Growing up & letting go.. a transition to independence
My daughter was diagnosed at a very young age (7 years ago today), so pretty much all she has known is a life with Type 1 Diabetes. For the first few years, we as parents were solely responsible for everything: how many carbs are going into her body, long acting and short acting insulin injections, choosing an insulin pump, ensuring proper care at school, church etc.. EVERYTHING!
As she continues to grow and mature, she has begun to take on some more responsibilities bit by bit, to take care of her own health. Little things from testing herself, to putting her carb counts into her pump, communicating with us or other caregivers how she is feeling. We also involved her in the decision-making process to upgrade her pump once her first one was up for replacement. I’m so proud of how much she has continued to grow and take responsibility for her T1D.
This transition still requires that I as a parent still monitor, guide, and remind her of the things she is responsible for and help her make good decisions as it relates to her care.
Having the Dexcom CGM (Continuous Glucose Monitoring system) for the last few years has been invaluable for us as part of this transition. By us monitoring from a little further away, my daughter is able to enjoy more independence and experience the things other kids her age experience too. Plus – I get peace of mind and a little extra sleep at night knowing that I am aware of where her sugars are headed and can be alerted if they’re out of range.
Her First Sleepover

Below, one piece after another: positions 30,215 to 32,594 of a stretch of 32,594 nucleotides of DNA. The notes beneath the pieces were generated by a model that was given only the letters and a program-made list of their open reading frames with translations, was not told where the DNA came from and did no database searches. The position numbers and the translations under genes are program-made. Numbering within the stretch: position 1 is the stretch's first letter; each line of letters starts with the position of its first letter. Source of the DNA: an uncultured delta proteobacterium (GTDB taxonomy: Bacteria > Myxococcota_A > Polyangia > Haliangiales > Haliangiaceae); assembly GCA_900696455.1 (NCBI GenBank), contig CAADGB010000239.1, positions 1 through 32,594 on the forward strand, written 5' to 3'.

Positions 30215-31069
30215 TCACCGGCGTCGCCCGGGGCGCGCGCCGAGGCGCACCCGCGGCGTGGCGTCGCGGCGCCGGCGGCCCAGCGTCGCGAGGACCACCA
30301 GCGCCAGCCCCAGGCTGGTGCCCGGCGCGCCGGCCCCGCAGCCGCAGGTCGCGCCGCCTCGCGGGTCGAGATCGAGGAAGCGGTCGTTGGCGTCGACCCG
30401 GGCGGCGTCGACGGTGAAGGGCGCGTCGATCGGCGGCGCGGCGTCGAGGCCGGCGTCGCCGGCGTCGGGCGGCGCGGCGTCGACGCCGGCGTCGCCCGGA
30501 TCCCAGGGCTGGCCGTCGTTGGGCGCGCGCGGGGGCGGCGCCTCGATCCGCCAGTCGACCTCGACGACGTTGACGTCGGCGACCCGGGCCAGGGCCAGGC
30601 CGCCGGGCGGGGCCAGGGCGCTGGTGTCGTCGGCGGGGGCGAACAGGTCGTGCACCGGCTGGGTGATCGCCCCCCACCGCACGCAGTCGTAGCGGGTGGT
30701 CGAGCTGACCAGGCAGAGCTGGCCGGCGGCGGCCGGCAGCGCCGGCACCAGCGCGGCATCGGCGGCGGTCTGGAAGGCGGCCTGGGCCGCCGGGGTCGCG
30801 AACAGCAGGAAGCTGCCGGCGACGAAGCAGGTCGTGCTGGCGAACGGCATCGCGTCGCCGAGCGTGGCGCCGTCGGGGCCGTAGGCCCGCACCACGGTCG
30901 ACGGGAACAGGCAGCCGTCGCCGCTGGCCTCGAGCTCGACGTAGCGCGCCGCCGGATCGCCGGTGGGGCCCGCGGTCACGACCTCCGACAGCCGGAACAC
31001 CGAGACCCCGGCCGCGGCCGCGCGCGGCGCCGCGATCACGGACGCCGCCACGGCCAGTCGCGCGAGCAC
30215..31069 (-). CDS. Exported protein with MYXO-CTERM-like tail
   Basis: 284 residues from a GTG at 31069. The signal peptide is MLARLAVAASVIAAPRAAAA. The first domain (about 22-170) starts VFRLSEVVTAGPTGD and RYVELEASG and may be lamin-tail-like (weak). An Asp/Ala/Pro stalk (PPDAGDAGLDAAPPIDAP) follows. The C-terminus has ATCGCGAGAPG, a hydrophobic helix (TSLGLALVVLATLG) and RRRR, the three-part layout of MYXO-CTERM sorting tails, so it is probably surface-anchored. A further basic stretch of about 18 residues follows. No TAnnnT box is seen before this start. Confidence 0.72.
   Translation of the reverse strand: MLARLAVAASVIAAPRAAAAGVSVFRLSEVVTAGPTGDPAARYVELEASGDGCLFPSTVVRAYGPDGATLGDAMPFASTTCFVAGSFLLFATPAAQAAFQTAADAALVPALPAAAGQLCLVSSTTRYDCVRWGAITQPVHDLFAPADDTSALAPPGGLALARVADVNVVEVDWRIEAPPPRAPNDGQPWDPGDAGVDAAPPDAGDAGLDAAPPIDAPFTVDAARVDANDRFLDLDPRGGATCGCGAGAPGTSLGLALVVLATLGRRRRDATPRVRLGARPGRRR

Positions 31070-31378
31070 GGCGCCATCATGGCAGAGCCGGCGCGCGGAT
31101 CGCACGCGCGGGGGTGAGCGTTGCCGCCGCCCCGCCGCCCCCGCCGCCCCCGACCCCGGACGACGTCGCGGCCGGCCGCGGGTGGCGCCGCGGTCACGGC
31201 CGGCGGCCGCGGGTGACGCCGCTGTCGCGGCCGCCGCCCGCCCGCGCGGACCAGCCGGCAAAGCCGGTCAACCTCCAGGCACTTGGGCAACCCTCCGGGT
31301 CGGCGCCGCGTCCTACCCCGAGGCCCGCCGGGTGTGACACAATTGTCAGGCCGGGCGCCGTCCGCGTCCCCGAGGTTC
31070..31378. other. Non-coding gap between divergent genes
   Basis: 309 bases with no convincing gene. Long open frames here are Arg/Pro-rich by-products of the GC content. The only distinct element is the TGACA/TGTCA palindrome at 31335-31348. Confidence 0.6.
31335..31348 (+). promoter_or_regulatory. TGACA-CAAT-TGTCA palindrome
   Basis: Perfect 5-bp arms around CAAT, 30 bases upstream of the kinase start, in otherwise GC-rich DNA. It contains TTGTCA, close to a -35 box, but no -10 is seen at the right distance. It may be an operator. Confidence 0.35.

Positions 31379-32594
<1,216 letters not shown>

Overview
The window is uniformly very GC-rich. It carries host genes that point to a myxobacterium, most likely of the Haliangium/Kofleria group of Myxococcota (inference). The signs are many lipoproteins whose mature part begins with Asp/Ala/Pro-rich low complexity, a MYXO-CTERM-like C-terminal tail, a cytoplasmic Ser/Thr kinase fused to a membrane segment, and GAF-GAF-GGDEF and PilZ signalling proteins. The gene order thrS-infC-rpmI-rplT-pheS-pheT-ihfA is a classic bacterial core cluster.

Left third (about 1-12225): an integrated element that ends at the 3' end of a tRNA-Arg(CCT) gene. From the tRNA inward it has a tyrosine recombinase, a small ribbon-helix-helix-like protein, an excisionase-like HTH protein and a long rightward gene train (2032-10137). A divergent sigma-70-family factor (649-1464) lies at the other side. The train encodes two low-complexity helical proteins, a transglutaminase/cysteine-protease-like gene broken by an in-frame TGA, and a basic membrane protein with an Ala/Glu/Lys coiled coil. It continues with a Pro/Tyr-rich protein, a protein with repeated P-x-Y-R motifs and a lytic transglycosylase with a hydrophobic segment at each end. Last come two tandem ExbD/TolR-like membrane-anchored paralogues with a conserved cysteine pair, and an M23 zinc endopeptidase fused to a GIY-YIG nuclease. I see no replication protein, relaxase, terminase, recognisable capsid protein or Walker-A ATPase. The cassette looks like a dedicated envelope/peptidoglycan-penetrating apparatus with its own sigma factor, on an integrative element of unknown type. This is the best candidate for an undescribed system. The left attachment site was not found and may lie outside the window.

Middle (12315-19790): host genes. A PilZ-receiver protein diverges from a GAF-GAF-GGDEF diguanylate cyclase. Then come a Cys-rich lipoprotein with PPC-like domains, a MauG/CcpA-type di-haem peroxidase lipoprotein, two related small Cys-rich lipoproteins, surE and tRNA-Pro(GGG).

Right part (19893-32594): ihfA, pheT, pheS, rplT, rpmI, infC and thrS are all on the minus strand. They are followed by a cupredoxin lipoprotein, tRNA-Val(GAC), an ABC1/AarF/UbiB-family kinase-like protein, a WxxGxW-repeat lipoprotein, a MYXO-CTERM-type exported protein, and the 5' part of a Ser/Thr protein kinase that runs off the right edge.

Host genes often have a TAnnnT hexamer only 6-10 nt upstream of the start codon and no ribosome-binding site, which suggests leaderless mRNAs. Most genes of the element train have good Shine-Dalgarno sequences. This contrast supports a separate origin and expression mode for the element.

Recently, my daughter went for her first sleepover at a friend’s house. She’s been over to family members’ homes before but not friends. Admittedly, I was quite stressed, but I knew she was only a few blocks away and I could monitor her sugars from my phone with the Follow app. It was a blessing that her friend’s mom was so responsive and quick to reply to text messages at 9pm, 11pm, 1am and 3am. Her sugars fluctuated that night probably because of a few extra snacks, then dropped a little low from correcting, so it was comforting to be in close communication with an adult there. It was so good to hear from everyone the next morning how much fun she had and that she was able to enjoy time with her friends without diabetes getting in the way.
Change is never easy, but it’s inevitable..
(I’m sure that’s a quote from someone much smarter than myself). I’ve learned to be flexible and embrace the changes that continue to come with my daughter’s diabetes. Having amazing tools like Dexcom G6 helps me to respond and prepare for these changes in a much better way, and will allow her to do so as well as she continues to take on more responsibilities.
Speaking of changes… we recently upgraded from the Dexcom G5 Mobile to the Dexcom G6. With that upgrade also came an upgrade on her Tandem T:Slim pump to the latest “Basal-IQ” technology. It’s such a huge improvement and another thing for all of us to learn together. Trusting a piece of equipment (not much bigger than a pager) to make adjustments on the fly, to reduce insulin to prevent low blood sugars is HUGE. This technology will continue to help her as she navigates new stages of life with hormone changes and just ‘growing up’ with this disease.
It’s amazing how far technology has come in the almost 8 years since she was diagnosed and it’s exciting to see where it continues to go. We continue to pray for a cure, but in the meantime it’s awesome to have the tools and support to help kids live a more ‘normal’ life with less interruptions (and still be there to monitor from afar for at least a few more years).
While this post is sponsored by Dexcom, the experiences and opinions mentioned here are my own. To be sure this product is suitable for you, always read and follow the instructions on the label. You can find out more about the Dexcom G6 CGM system here